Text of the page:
Patrimony, Value, and Collectivity in Contemporary Mexico
Elizabeth Ferry explores how members of the Santa Fe Cooperative, a silver mine in Mexico, give meaning to their labor in an era of rampant globalization. She analyzes the cooperative's practices and the importance of patrimonio (patrimony) in their understanding of work, tradition, and community. More specifically, she argues that patrimonio, a belief that certain resources are inalienable possessions of a local collective passed down to subsequent generations, has shaped and sustained the cooperative's sense of identity.
"Elizabeth Ferry's outstanding ethnography of a mining cooperative provides pioneering insights into the tensions between local collective identities built after the Mexican revolution and the neoliberal economic reforms of the 1990s. It offers a nuanced account of an important effort to reproduce socially and ecologically sustainable forms of commodity production rooted in a patrimonial ideal of inalienable resources in an era of free-market orthodoxy. Through a brilliant analysis of property and value this study makes vivid the relationship between people and place, between the local, national, and global. Not Ours Alone is a major contribution to our understanding of capitalism in postrevolutionary Mexico." — Thomas Klubock, State University of New York, Stony Brook, author of Contested Communities: Class, Gender, and Politics in Chile's El Teniente Copper Mine, 1904-1948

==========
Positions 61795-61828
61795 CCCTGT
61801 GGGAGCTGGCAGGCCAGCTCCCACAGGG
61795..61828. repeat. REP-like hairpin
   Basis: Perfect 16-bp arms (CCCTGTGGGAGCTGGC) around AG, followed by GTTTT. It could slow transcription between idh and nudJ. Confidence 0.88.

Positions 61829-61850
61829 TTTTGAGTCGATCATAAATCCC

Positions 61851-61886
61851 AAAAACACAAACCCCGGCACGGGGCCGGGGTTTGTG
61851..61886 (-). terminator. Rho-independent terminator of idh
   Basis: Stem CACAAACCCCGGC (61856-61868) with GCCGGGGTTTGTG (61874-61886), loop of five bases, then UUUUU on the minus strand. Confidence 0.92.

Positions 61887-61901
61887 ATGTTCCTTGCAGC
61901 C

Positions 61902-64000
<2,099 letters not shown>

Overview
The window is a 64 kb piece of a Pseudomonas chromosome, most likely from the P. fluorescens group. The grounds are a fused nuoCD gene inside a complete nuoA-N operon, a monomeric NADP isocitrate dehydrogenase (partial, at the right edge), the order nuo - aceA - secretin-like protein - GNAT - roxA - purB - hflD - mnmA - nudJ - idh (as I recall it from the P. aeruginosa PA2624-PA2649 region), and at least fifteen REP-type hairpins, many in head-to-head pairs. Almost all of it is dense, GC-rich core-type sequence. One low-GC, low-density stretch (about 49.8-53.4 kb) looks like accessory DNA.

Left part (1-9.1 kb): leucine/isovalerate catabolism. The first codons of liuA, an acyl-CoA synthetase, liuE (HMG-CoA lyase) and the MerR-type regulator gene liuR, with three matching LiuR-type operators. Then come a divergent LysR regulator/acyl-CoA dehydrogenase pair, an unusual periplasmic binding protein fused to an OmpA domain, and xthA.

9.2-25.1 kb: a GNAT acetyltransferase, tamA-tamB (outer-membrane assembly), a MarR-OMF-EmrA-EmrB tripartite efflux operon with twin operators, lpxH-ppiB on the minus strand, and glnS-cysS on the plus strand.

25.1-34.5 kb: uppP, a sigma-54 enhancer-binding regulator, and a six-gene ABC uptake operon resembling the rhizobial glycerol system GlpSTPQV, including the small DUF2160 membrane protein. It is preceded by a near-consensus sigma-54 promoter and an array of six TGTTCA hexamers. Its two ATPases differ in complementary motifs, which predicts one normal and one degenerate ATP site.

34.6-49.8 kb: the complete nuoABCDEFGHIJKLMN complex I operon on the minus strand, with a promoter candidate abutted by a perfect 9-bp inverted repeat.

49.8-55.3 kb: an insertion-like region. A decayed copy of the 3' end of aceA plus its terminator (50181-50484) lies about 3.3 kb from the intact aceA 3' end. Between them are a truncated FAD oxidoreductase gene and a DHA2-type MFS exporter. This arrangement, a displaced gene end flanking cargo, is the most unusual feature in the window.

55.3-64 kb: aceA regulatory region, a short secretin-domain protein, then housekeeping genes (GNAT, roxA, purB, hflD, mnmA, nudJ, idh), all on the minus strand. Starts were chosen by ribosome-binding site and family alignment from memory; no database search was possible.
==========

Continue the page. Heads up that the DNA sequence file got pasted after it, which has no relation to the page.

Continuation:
"Drawing on theories of value and exchange as well as in-depth knowledge of modern Mexico, this historical ethnography of the only remaining miners' cooperative in Mexico brings new insights to our understanding of local ways of dealing with global economic restructuring. It is one of the few works that analyzes the idiom of patrimonio and its paradoxical relationship to the capitalist market. The richness of this path-breaking book will draw a broad audience ranging from scholars interested in local negotiations of globalization, especially as these are bound up with redefinitions of "property" to Latin Americanists and Mexicanists as well as historians of technology and specialists in mining and metallurgy. This is a book that will remain relevant for years to come." — Ana M. Alonso, University of Arizona, author of Thread of Blood: Colonialism, Revolution, and Gender on Mexico's Northern Frontier
"Mexican mining has a dense historical charge. It drove the history of colonization, and it drove the history of labor. As a commodity, silver long represented Mexico on the world stage. As sites of extraction, mines have been key figures of the nationalist imaginary. Elizabeth Ferry's study of value and patrimony in a Guanajuato mining cooperative explains the paradoxical ways in which ore extraction has rooted a community of workers. Her book is a unique contribution to an emerging and new economic anthropology." — Claudio Lomnitz, New School for Social Research, author of Deep Mexico, Silent Mexico: An Anthropology of Nationalism